2. Martinez was senior to Barunda and Lozano gave great significance to seniority in its determination to retain Duenas, one of the other employees considered for layoff.


The Board apparently drew the inference that because Lozano relied upon seniority in its decision to retain Duenas, the abandonment of seniority as a criterion in its decision to lay off Martinez gave rise to some unlawful motive. No such inference can be drawn. The most that can be said of this evidence is that it may cause some suspicion of unlawful motives, but circumstances that merely raise a suspicion that the employer may be activated by unlawful motives in discharging an employee are not sufficiently substantial to support a finding of unlawful labor practices. NLRB v. Citizen-News Company, (9th Cir. 1943) 134 F.2d 970, 971.


3. Lozano did not consider Martinez' misconduct of such serious magnitude as to warrant his discharge. In fact, he was thereafter advanced in his employment in spite of his misconduct. These facts are not inconsistent with Lozano's stated reasons. Misconduct of any degree is a logical and proper consideration in determining which of two employees is the more reliable and desirable.


4. The Board found that over a period of several years Laguna, without making any threats or promises, solicited Martinez to abandon the union. But it is well settled that an employer is not required to favor a union or refrain from opposing it, nor is it prohibited from expressing opposition to it. NLRB v. Threads, Inc. (4th Cir. 1962) 308 F.2d 1.


5. The examiner found that Duenas would have been the most logical choice for termination.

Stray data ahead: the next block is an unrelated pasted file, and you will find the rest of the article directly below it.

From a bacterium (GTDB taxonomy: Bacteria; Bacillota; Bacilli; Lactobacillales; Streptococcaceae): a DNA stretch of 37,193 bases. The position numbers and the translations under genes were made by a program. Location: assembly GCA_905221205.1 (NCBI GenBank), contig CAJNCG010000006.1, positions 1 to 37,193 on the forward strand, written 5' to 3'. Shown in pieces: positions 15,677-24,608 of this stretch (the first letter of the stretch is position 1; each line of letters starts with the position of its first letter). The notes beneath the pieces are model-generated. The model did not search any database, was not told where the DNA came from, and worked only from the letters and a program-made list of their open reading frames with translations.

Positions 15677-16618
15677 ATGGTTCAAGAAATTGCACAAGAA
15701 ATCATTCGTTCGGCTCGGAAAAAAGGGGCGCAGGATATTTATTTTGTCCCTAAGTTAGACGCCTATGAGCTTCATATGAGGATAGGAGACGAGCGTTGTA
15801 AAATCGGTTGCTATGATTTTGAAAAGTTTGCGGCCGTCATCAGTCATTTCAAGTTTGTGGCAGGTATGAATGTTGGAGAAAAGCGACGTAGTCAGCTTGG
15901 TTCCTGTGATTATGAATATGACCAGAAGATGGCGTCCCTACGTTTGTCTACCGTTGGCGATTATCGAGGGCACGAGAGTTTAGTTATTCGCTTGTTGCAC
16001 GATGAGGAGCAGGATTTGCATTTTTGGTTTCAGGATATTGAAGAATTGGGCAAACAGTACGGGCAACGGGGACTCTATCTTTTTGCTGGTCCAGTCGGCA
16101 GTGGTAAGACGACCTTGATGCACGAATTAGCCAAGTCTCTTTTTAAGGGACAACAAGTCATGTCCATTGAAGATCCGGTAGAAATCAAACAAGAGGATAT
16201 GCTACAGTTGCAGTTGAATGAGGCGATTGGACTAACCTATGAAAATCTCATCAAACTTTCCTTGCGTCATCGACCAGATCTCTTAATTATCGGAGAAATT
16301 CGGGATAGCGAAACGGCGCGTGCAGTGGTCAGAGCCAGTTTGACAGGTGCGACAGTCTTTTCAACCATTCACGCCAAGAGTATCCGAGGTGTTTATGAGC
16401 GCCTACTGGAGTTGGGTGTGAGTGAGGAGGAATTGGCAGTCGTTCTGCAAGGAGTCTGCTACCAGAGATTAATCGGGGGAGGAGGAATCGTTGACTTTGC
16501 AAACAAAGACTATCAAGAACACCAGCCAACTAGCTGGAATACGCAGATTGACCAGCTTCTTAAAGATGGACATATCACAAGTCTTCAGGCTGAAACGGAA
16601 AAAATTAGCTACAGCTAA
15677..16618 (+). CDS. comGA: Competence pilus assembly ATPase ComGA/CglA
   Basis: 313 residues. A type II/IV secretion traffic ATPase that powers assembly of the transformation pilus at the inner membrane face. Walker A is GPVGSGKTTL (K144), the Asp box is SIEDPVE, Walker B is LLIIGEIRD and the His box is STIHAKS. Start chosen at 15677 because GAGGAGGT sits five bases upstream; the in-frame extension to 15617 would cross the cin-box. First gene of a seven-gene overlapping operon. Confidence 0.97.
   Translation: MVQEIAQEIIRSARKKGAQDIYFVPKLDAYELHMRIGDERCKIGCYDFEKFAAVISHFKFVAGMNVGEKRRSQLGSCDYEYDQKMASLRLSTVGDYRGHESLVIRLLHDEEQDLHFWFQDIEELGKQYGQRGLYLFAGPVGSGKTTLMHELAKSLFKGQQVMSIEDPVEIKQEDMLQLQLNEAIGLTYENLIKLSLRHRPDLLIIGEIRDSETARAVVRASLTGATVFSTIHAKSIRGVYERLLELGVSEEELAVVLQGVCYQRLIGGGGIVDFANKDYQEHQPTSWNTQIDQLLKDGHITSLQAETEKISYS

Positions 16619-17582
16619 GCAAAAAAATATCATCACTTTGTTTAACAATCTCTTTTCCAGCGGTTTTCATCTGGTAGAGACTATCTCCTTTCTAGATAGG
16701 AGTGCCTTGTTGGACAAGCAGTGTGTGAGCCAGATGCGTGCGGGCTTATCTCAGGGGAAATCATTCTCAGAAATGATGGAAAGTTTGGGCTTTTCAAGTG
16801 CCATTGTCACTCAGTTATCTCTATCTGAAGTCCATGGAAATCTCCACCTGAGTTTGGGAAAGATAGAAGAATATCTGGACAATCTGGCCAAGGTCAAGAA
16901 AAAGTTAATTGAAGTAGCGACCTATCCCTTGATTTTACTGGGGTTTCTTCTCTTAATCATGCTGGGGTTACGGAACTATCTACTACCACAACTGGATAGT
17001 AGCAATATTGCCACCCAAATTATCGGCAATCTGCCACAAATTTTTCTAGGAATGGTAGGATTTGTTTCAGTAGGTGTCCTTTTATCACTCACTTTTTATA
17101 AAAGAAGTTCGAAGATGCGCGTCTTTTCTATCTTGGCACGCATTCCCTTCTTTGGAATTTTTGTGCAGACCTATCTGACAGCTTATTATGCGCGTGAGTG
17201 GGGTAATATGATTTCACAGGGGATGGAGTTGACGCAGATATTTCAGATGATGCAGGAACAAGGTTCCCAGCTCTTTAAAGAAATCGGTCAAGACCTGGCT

The language of the court in NLRB v. McGahey, (5th Cir., 1956) 233 F.2d 406, 412, is particularly apropos:


'The Board's error is the frequent one in which the existence of the reasons stated by the employer as the basis for the discharge is evaluated in terms of its reasonableness. If the discharge was excessively harsh, if lesser forms of discipline would have been adequate, if the discharged employee was more, or just as, capable as the one left to do the job, or the like then, the argument runs, the employer must not actually have been motivated by managerial considerations, and (here a full 180 degree swing is made) the stated reason thus dissipated as pretense, nought remains but antiunion purpose as the explanation. But as we have so often said: management is for management. Neither Board nor Court can second-guess it or give it gentle guidance by over-the-shoulder supervision. Management can discharge for good cause, or bad cause, or no cause at all. It has, as the master of its own business affairs, complete freedom with but one specific, definite qualification: it may not discharge when the real motivating purpose is to do that which Section 8(a)(3) forbids. N.L.R.B. v. Nabors, supra (5 Cir., 196 F.2d 272); N.L.R.B. v. National Paper Co., supra (5 Cir., 216 F.2d 859); N.L.R.B. v. Blue Bell, Inc., supra (5 Cir., 219 F.2d 796); N.L.R.B. v. C. & J. Camp, Inc., supra (5 Cir., 216 F.2d 113). '* * * With discharge of employees a normal, lawful legitimate exercise of the prerogative of free management in a free society, the fact of discharge creates no presumption, nor does it furnish the inference that an illegal-- not a proper-- motive was its cause. An unlawful purpose is not lightly to be inferred. In the choice between lawful and unlawful motives, the record taken as a whole must present a substantial basis of believable evidence pointing toward the unlawful one.'


General counsel had the burden of proof of establishing before the Board that the layoff of Martinez was in violation of the Act. We hold that upon the record taken as a whole there is no substantial evidence to sustain this burden of proof.


The petition to set aside the decision and order of the National Labor Relations Board is granted.